Hey everyone!! I hope you are all enjoying the guest posts on my blog while I am on a little "maternity leave".  I am really enjoying spending time with my little man.  Although I am still on "leave", I had to make time to celebrate my 1st Blog Birthday!!!  I can't believe it's been an entire year that I've been blogging.  It has been a wonderful experience and I am so blessed to have so many amazing followers!

With that said, there are going to be several giveaways happening this week (Sunday through Thursday) in honor of my blog birthday.  All the details are below...

Sunday
To kick off the week, the people over at Smarty Ears have given me not ONE but TWO codes for their amazing app, Language Empires.  I own this app and it is a MUST HAVE!  My students absolutely love it!!  If you would like a chance to win this app, enter on the Rafflecopter at the bottom of this post!

For the rest of the week...
Monday: Lanyard from ewinbiglerdesign on Etsy
Tuesday: Tumbler cup from Dana at 2MBowtique on Etsy
Wednesday:  Custom Hand Sanitizer from Tina Dyke at Scrapaddict30 on Etsy
Thursday: A variety of TpT products from many of your favorite SLPs!

Donated Products:
Fall Irregular Past Tense Verbs and Plurals Activity by Natalie Snyders
Glasses Building Vocabulary FUN by Miss Speechie
Take A Ticket Listening Comprehension by Teach Speech 365
Let's Get Organized 2 by Simply Speech
Apple Picking Parts of Speech by The Dabbling Speechie
Out of This World Vocabulary by Carrie's Speech Corner
Thanksgiving Following Directions by Kristin Minden
Pronoun Power by Let's Talk Speech Therapy
Cinquains by Speech2u
Let's Go To School Pronouns and Verbs by Kathy Grover
APD Checklist for School Aged Children by Smart Speech Therapy
Thanksgiving Reinforcer Mats by Speech Universe
The Gingerbread Man: A Speech and Language Companion by The Speech Bubble
Itty Bitty Books for Articulation BUNDLE by Schoolhouse Talk
Fixing Absurdities by Tech 'n Talk SLPs
Playful Puppies by Tracy Morlan

Enter below for a chance to win one of two copies of Language Empires App by Smarty Ears!!!!
Hope you all enjoy this week for my 1st Blog Birthday!!

Kristine 
Live Love Speech

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Friday, October 25, 2013

DIY Dry Erase Boards!

As some of you may know, I am expecting my first baby (It's a BOY!) and will be taking some time off from work and blogging before and after his arrival. During that time, there will be several guest bloggers/SLPs that will be featured on my blog. I am so excited to share all of the amazing, informative posts they have come up with. I can not thank them all enough for taking the time to write these posts! Just another one of the many reasons I love being part of the SLP world. I hope you all enjoy reading everything over the next several weeks. Please feel free to leave comments and post questions.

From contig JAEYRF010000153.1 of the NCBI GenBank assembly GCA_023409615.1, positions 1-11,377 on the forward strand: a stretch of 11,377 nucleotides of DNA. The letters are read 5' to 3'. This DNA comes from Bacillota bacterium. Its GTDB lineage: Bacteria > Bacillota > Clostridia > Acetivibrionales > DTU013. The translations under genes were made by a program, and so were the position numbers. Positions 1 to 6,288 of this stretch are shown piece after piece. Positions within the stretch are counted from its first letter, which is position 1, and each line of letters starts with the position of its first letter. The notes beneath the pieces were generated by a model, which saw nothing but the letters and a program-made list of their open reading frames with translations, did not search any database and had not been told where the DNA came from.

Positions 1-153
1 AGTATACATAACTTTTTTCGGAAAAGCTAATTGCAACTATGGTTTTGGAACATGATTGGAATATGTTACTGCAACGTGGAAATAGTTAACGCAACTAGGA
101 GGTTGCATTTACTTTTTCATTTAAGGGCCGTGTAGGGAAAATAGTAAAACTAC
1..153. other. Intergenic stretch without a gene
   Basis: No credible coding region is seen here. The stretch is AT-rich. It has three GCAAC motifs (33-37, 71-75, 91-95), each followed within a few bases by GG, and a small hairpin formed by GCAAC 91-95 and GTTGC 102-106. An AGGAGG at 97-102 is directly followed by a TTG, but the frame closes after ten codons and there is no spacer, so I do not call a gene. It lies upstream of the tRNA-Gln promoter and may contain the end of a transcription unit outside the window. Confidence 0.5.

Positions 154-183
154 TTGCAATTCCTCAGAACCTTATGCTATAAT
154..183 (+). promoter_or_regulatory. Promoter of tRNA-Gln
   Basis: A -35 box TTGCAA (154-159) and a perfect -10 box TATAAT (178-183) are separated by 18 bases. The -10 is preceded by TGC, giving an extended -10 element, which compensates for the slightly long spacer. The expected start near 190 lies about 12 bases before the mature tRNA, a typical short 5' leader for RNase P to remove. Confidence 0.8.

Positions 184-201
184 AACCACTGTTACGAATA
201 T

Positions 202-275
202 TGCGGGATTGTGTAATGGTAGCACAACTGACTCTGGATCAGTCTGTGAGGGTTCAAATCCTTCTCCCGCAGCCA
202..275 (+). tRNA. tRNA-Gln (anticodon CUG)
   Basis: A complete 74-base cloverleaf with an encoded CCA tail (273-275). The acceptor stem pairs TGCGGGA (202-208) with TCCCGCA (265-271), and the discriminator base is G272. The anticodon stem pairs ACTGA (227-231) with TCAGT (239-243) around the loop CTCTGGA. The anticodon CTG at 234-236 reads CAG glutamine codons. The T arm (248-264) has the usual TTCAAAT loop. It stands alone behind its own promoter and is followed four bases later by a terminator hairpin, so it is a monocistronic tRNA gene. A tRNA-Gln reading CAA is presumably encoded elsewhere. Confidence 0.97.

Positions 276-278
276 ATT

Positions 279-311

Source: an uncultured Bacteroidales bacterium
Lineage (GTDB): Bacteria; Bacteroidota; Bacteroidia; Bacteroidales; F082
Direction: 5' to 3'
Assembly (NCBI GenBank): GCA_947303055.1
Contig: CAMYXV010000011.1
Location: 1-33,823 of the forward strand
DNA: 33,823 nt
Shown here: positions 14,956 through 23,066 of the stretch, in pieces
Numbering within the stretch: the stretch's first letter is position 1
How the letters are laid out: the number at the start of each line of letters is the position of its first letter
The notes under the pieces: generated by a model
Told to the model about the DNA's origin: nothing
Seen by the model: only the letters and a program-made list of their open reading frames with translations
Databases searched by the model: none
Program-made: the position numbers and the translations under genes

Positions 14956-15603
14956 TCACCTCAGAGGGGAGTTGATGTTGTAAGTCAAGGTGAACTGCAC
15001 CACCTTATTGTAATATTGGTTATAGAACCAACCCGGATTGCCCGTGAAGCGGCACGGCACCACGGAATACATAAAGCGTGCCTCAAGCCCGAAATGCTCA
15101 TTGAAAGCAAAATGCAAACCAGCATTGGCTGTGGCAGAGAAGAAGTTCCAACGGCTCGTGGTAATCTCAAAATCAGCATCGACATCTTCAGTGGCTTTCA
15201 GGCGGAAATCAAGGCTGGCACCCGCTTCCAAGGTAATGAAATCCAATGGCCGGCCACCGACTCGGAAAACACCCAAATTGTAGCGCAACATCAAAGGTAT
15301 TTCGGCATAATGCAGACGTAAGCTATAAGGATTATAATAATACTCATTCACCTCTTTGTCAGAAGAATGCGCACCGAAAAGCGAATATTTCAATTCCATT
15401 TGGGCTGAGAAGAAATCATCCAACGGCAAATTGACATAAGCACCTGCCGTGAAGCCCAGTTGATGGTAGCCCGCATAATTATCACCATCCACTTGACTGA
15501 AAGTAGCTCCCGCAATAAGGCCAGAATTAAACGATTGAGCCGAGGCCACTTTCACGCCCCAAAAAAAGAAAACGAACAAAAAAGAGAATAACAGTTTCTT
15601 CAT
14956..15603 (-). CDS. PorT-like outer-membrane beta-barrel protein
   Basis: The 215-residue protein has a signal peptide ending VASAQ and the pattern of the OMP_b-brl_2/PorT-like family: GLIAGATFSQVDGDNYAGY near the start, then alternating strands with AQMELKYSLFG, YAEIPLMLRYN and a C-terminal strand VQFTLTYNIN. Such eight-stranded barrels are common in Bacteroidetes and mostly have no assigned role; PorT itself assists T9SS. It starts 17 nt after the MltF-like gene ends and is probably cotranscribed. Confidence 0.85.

The next guest post is written by Jenn at Crazy Speech World! Enjoy!

I'm so happy to be able to post here for Kristine while she is getting ready for mommy hood!  And I have a great trick for a cheap therapy material...DIY dry erase boards!

Did you know that shower board works as dry erase board?  Yeah, I didn't know that until one of my teacher friends told me.  In fact, I never even knew what shower board was.  Or that it existed.    All she did was go to Home Depot and they cut some for her...for free!  And apparently super cheap!  Anywho, she gave me some that she had leftover....I was stoked.  But it is just a square piece of not-so-pretty board...
 Makeover!  I took all 5 boards and grabbed a roll of my fave...Duck Tape!  Chevron, of course!  All I did was tape each of the edges...super easy!
And voila!  Pretty and cheap dry erase boards!  I have one enough for each of my kids to have one in my room (I don't have any groups larger than 5).  I love them!

Have you ever used stuff from the hardware store for your classroom?  I'd love to hear other ideas!

Jenn is a school SLP in Florida, working with children PK to 8th grade, and the author of the blog Crazy Speech World.  You can also follow her on FacebookTwitterPinterest, Instagram, and TPT.